The news about the health benefits of chocolate just keeps getting sweeter.
Past studies have suggested that chocolate can lower the risk of heart attack and stroke and seems to lower blood pressure and cholesterol, too. People with peripheral artery disease may find relief from their painful symptoms by eating chocolate, and recent research suggests that chocolate lovers are thinner and sharper.
Now scientists are coming up with ways to make cocoa even better.
Changing the way cocoa is processed could result in a higher concentration of the polyphenols that make it so healthy and give it an even sweeter taste, according to a study presented yesterday.
The chocolate we enjoy eating goes through a series of steps before it ends up on our taste buds. Cocoa pods are cut from cocoa trees by hand, the pods split open, and the beans removed. After fermentation in banana-lined baskets for several days, the cocoa beans are dried in the sun.
Cocoa beans roasted longer at a lower temperature had more antioxidant activity when compared to beans roasted in the conventional way.
Finally, the beans are roasted, which enhances the flavors. But the roasting tends to destroy some of the healthful components of the cocoa bean, however, so researchers set out to devise a way to retain more of the polyphenols and good flavor of the bean.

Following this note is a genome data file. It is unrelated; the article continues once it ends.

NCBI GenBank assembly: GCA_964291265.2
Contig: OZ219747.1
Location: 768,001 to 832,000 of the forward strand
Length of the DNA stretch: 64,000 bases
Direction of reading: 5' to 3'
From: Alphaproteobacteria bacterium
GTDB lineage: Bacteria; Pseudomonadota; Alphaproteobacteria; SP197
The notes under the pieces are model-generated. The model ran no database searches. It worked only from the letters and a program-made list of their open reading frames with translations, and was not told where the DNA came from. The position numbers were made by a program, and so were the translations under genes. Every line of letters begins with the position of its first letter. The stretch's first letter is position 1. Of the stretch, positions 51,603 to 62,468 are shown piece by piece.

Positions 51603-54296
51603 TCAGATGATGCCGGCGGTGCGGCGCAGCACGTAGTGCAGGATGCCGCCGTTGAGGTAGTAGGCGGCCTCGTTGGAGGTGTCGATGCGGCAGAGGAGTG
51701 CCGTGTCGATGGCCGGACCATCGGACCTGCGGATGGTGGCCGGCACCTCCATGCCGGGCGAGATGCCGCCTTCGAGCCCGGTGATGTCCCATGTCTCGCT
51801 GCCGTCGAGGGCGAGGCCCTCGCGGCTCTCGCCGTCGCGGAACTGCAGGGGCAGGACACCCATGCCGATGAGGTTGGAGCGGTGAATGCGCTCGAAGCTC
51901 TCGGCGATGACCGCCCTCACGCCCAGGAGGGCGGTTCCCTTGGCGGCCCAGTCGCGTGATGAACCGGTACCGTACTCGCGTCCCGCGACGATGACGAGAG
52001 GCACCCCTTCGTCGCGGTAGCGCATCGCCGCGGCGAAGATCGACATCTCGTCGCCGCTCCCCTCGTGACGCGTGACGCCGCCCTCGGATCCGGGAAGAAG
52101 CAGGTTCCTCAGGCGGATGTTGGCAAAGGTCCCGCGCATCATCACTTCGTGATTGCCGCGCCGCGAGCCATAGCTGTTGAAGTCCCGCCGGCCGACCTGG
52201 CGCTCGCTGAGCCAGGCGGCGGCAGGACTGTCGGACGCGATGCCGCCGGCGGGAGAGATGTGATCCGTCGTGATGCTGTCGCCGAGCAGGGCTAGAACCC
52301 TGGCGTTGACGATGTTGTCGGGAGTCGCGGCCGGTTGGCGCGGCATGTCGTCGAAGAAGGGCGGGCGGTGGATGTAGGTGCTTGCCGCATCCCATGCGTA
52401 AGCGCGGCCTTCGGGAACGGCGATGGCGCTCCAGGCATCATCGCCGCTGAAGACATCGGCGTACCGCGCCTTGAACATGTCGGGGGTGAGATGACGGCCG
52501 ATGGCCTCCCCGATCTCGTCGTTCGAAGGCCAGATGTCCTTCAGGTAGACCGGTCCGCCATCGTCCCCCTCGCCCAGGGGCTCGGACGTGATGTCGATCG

“We decided to add a pod-storage step before the beans were even fermented to see whether that would have an effect on the polyphenol content. This is not traditionally done, and this is what makes our research fundamentally different. It’s also not known how roasting affects polyphenol content,” said University of Ghana researcher, Emmanuel Ohene Afoakwa, in a statement.
The research team divided 300 cocoa pods into four groups. One group was not stored before processing, while the other groups were stored for three, seven, or 10 days before they were processed in a technique called “pulp preconditioning.” At the completion of each storage period, the beans were fermented and dried as usual.
Beans that were stored also had higher antioxidant activity and more polyphenols after being roasted for 45 minutes compared to the beans that were not stored before they were fermented. The cocoa beans that were stored for seven days had the highest antioxidant activity after they were roasted. Afoakwa believes this “pulp preconditioning” step alters the biochemical and physical properties of the beans before fermentation.
The researchers plan to see if higher amounts of antioxidants can be retained by varying storage times, roasting times, and roasting temperatures.
In the meantime, chocolate lovers can continue to enjoy the health benefits of cocoa beans, keeping in mind, “All things in moderation.”
The study was presented at the 249th National Meeting & Exposition of the American Chemical Society in Denver, Colorado on March 24. The results have not yet been published in a peer-reviewed journal.